Let's Make Robots!

IR compound eye

Mr._General_4.bas17.21 KB
Vendor's Description: 

I have posted some tip/walkthroughs on home made IR sensors for obstacle detection and later for motion tracking. Now DAGU proudly presents the IR compound eye. Designed to fit LMR's universal sensor bracket, this sensor works by shinning IR light onto an object and then tracking the reflected IR. This sensor does not work in bright daylight as sunlight has a lot of IR and blinds the sensor.The IR LEDs can be controlled by a digital output so that ambiant light as well as reflected light can be measured. Your microcontroller needs 4 analog inputs available to use this sensor. See a video of it working here: http://www.youtube.com/watch?v=iKYCob7getU

Note: calibration is not normally required, heatshrink is provided fo those who wish to fine tune their eye. A black permanent marker can also be used. Incorrect application can reduce the range of the eye.

This product is now sold at Robot Shop.

Click on the schematic for a bigger image.



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Just bought three OddBot IR Compound Eyes from Yourduino. Can't wait until they arrive!

I just purchased a Mr. General and soldered the IR compound eye.  When I put the output pin high, I can see (viewing through my digital camera) the IR LEDs turn on. 

However, all four sensor readings are very low.  Using an Arduino to read the sensors, I am getting readings between 0 and ~15 (out of the maximum 1023 10-bit ADC value).  The "high" value is when the piece of paper is right on top of the compound eye board.  So something is definitely wrong.  This is true for all four sensors.  I have double checked the resistor values and they look correct.  When I placed the 8 phototransistors, I put the anode (longer leg) towards the top of the board.  Did I screw up the polarity?  Or perhaps I overheated every single phototransistor (I did try to be careful but am not super-experienced).

I would like to understand the error of my ways, even if this board is a lost cause.

I think I did shoot myself in the foot.  The phototransistor long leg is not the anode (duh).  It is the emitter.  So I did reverse the polarity of all 8 PTs.  Ugh.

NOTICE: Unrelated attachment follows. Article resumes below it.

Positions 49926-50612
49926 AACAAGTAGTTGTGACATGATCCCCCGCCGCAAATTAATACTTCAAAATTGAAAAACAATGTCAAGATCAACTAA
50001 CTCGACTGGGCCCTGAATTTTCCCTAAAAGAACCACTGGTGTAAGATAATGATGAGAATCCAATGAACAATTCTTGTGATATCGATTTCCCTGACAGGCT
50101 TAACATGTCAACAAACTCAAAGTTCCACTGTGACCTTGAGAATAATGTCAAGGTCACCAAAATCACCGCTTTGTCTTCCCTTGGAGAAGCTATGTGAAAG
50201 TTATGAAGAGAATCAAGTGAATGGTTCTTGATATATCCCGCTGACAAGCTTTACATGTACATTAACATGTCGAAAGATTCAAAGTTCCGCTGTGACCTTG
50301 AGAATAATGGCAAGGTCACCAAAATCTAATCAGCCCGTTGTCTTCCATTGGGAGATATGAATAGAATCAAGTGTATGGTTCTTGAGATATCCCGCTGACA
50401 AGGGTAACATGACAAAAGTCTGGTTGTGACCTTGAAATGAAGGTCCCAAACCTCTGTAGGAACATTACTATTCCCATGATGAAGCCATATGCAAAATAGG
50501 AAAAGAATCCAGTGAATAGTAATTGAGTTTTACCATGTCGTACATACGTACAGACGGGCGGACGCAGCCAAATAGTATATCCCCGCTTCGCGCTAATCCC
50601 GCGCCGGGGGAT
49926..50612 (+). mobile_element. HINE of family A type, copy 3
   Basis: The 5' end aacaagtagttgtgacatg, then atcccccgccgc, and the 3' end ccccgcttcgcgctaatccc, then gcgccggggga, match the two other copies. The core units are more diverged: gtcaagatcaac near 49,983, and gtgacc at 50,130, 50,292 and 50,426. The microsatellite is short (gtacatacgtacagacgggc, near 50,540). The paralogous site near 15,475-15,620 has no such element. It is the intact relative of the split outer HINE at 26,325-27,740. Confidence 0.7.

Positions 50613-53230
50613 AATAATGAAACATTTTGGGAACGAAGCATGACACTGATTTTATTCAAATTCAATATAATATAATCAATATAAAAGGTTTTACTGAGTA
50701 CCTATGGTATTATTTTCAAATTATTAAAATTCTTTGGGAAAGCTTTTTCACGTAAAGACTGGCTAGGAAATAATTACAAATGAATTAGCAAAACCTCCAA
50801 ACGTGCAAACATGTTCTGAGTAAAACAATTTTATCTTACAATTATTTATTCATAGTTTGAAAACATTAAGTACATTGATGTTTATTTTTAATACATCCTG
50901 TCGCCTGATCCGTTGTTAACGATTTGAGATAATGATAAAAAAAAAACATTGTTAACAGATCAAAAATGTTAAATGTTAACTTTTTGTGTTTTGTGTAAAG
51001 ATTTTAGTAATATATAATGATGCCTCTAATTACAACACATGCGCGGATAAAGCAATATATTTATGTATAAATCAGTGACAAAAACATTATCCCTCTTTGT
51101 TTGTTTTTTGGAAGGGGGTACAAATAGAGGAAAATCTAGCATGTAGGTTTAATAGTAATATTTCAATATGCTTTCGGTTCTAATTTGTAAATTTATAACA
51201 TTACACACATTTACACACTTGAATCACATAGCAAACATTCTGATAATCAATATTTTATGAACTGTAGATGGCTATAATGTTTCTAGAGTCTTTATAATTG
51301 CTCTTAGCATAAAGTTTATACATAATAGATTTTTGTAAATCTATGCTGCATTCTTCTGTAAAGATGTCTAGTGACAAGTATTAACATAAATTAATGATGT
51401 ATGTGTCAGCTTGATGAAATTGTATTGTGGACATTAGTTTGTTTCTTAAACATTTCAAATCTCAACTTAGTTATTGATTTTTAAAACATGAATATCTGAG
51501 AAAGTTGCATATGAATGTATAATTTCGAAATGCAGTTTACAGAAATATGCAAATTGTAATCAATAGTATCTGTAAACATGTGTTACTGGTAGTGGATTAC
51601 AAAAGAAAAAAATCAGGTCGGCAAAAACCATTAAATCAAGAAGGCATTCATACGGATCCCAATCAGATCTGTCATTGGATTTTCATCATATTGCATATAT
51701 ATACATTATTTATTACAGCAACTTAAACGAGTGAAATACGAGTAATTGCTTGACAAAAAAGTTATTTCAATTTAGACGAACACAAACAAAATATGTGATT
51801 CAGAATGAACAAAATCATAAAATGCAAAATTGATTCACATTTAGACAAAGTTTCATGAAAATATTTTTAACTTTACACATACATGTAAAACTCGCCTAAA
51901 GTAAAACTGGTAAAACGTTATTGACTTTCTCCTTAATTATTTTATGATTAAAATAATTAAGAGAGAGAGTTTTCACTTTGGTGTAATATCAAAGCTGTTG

I have only my naivety to blame.  I just wish the instructions (Mr. General PDF downloaded from robotshop) had mentioned something about the PT legs.  It would have saved me from my own foolishness.


I'm sorry to hear that. The silk screen on the PCB clearly shows the flat side of the PT.

As this is a common problem I am going to try and change things so that in the future all eyes will be factory soldered and tested. It will cost a little more but it will save a lot of problems in the long run.


I don't mind making it myself -- good practice.  My reversal of the PTs was a useful lesson to make sure I understand what I am doing before I solder.  BTW, I just found the very useful page "Understanding Mr. General".  Thank you.

I'm probably missing something, but I don't see how to buy this. Since it has a price I'm assuming that can be done?



Dagu used to sell these directly to LMR. The are now sold by our distributors. DAGU now has it's own page at Robot Shop. You can find the eye here: http://www.robotshop.com/dagu-compound-infrared-sensor-4.html

I took a look and Robot Shop wants more than it costs for shipping. UPS ground too (they've lost a thing or two for me in the past).

Thanks anyway.




Is there a way to make a sensor like this work in daylight ?



The 5cm range is with the complete setup meaning the servos of the Pan/Tilt kit are moving and activly tracking.

Indeed when I display the values of the eye alone I can see objects from as far as 20+cm but I need to sacrifice some of this to make the tracking more stable. Right now the value of max_dist which is quite conservative and I'm sure that after spending some time with it I can easily increase the detection range. It just needs some more tweaking but I do not want to loose the smoothness of the tracking motion of the servos.